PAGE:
From April 4-9, 2018, APSIA Executive Director Carmen Mezzera traveled throughout the San Francisco Bay Area to build up the APSIA community – and to talk with new communities about why studying international affairs is important.
On Wednesday, April 4, she visited the University of San Francisco (USF), where 35% of undergraduates are the first in their families to attend a university. Professor Lindsay Gifford welcomed her to an International Research Methods class, where Carmen spoke to more than 20 juniors and seniors about careers and graduate school in international affairs. Then, Carmen met with Charlene Soriano, Associate Dean for Student Academic Support and director of the Muscat Scholars Program. Charlene shared ways to get more first-generation students interested in the field. Working with the USF Career Center, Carmen also held office hours that afternoon. Students came by to talk about careers in intelligence, working with refugees, and other fields.
The following day, Carmen visited the University of California, Davis. She was welcomed by Nancy Erbstein, Associate Chancellor for Global Affairs, Zachary Frieders, Director of Study Abroad, and Katy Pattison, Academic Advisor for the International Relations Department. It was a great opportunity to learn more about their Global Education for All campaign to “engage all students in global learning and experience before graduation.” They also discussed how students can use study abroad to enhance their professional competitiveness.
On Friday, April 6, Carmen met with Nikki Brueggeman, Education Program Officer for the World Affairs Council of San Francisco – and an alumna of the University of Washington Jackson School of International Studies. They discussed the Council’s work to engage Bay Area high school students in international affairs, particularly those traditionally underrepresented in the field. Soon after, Carmen met with Mary Steiner, President of the United Nations Association of San Francisco, to think about ways to engage globally-minded young professionals in the city. Next, Carmen joined advisors for Sigma Iota Rho, the honors society for undergraduates in international relations, for an informal reception. She then met with Jesse Lin and Francesca Ginexi, leaders of the Young Professionals in Foreign Policy San Francisco Chapter. To close out the day, approximately 40 APSIA faculty, administrators, and friends gathered for a dessert reception as part of the International Studies Association annual conference.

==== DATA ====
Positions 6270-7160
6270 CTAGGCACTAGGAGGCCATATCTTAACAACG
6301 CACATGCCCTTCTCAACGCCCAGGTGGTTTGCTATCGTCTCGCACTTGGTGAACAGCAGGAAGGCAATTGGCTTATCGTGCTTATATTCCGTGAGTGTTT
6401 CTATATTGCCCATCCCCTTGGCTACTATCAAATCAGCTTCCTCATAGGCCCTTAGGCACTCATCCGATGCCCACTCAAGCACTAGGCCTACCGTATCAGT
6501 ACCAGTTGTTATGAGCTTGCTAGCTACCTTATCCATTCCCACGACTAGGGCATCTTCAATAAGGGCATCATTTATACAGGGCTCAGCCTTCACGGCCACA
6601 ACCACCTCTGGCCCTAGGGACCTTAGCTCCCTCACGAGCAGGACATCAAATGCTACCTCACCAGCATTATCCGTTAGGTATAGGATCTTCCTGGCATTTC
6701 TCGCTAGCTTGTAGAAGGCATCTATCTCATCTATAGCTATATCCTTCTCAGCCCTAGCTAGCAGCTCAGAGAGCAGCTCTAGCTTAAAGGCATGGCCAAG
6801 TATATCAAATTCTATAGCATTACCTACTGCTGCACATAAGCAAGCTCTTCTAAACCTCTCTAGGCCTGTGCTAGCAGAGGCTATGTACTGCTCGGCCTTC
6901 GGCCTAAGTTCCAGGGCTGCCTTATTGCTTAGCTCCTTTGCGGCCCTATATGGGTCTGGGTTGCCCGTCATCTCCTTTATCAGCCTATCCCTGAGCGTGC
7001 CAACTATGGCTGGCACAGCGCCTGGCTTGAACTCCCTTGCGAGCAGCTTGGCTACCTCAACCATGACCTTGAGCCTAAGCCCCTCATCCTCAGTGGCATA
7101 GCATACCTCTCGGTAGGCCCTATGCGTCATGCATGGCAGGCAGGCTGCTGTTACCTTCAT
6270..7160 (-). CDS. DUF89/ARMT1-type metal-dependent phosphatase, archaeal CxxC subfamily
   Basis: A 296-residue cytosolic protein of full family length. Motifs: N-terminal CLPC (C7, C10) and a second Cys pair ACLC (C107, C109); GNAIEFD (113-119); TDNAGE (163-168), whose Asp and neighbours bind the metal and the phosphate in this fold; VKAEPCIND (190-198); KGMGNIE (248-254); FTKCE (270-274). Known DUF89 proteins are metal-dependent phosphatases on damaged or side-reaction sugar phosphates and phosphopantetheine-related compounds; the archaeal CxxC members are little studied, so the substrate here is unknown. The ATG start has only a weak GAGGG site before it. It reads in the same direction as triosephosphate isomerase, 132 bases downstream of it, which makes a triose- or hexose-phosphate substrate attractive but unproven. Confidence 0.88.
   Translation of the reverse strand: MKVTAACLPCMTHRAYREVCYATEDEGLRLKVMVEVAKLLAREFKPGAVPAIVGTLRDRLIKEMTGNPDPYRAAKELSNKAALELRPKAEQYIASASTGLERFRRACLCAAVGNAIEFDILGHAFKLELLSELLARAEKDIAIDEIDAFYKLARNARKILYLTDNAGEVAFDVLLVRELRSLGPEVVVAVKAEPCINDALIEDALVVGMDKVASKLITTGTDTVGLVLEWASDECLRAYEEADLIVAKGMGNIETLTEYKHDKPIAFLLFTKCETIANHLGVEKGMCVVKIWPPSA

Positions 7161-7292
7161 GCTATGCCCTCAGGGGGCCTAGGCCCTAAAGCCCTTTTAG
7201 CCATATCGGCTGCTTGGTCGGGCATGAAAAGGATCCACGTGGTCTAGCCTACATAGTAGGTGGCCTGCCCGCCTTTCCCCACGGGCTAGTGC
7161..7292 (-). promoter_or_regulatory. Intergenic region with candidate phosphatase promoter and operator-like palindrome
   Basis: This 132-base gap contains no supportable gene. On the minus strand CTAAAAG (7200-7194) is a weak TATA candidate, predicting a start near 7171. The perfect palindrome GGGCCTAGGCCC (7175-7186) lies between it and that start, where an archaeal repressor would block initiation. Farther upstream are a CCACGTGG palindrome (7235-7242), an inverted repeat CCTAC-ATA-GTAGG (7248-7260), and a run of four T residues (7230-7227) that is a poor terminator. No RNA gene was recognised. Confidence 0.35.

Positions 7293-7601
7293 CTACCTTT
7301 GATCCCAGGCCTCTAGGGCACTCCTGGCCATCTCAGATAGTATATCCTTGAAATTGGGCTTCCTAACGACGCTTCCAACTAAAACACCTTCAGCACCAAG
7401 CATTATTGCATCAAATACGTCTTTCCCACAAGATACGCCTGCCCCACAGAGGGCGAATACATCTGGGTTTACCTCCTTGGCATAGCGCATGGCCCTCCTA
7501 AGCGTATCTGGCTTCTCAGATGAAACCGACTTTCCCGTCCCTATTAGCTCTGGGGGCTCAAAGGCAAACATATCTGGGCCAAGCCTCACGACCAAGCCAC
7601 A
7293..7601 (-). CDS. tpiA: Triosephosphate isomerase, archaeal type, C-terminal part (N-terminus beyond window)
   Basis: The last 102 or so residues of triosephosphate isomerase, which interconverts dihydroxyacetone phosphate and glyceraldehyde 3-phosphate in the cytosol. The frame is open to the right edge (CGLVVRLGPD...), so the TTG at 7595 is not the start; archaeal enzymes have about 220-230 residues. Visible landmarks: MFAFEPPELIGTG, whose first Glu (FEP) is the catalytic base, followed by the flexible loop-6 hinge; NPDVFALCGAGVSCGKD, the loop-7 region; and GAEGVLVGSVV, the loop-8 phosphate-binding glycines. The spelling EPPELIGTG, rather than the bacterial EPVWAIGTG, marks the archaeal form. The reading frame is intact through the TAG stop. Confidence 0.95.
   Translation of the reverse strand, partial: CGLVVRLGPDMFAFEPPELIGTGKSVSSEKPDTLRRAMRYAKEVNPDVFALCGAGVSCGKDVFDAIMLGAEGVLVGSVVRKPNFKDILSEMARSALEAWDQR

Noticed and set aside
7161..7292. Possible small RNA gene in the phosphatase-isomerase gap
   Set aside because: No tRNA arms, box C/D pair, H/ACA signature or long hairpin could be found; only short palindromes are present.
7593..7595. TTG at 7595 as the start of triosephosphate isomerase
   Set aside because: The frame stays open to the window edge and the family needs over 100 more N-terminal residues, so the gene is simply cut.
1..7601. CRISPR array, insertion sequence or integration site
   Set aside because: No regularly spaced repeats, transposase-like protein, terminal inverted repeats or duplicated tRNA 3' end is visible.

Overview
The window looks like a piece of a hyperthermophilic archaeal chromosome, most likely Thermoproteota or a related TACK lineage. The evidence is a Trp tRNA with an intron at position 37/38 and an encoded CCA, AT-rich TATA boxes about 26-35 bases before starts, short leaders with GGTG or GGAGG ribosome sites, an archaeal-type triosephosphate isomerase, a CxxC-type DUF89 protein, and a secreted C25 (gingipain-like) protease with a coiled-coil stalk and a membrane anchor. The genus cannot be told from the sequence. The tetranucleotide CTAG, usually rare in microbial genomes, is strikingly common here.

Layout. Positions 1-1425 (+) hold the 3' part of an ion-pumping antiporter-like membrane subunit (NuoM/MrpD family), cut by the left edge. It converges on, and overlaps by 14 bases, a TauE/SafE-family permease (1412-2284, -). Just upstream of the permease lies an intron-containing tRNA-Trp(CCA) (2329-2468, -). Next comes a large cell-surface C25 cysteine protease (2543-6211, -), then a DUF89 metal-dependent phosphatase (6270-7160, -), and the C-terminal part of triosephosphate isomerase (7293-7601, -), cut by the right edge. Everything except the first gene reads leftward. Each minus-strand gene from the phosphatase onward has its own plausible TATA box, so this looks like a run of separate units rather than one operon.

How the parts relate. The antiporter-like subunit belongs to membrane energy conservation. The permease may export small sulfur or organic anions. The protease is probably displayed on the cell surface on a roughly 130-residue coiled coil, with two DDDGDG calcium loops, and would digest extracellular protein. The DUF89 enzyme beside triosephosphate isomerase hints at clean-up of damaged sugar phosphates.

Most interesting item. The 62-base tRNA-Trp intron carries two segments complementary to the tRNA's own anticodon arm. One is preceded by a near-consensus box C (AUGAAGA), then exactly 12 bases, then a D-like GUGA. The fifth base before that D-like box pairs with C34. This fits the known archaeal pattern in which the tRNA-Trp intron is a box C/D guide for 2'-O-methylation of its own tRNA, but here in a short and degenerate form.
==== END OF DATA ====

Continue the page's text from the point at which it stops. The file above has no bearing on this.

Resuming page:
Finally, Carmen visited the University of California, Berkeley on Monday, April 9. Dreux Montgomery, Advisor in the Global Studies program, shared insights into the growth of this newer department. He also discussed students’ frequently asked questions about the field. Then, Juan Esteva Martínez, Director of the Berkeley McNair Scholars program for students traditionally underrepresented in graduate education, recounted some of his students’ work in international affairs, sociology, psychology, and related fields. He helped to think about ways to engage McNair Scholars as prospective APSIA students and faculty. Later that day, Carmen met with Breanne Tcheng, Bay Area Regional Director for Global Glimpse. Global Glimpse runs “life-changing international experiences for high school students from diverse backgrounds and neighborhoods.” Carmen and Breanne strategized about ways to more deeply connect their students and alumni to the APSIA network.
To round out the trip, Carmen moderated a panel with the Cal Career Center on graduate school. The discussion featured three APSIA alumnae: Rachel Flynn, a graduate of George Washington University’s Elliott School and former Network Manager at the Omidyar Network; Dorothy Ngutter, Tufts University Fletcher School of Law and Diplomacy alumna and US State Department Diplomat in Residence for the Northwest; and Elizabeth Torres, Certification Manager at Fair Trade USA and graduate of the University of California, San Diego School of Global Policy and Strategy. Panelists unanimously encouraged students to take time to discern which graduate program is right for them, to challenge themselves to master something difficult, and to build strong support networks to aid them professionally and personally.
The Bay Area trip provided a number of insights into ways to involve students from high school through their early professional life in international affairs. APSIA will continue to engage prospective students and partners in the Bay Area. We seek to reach new audiences and help students capitalize on the skills an APSIA education provides.
Parts of this trip were made possible through the 2018 APSIA Diversity Forum series: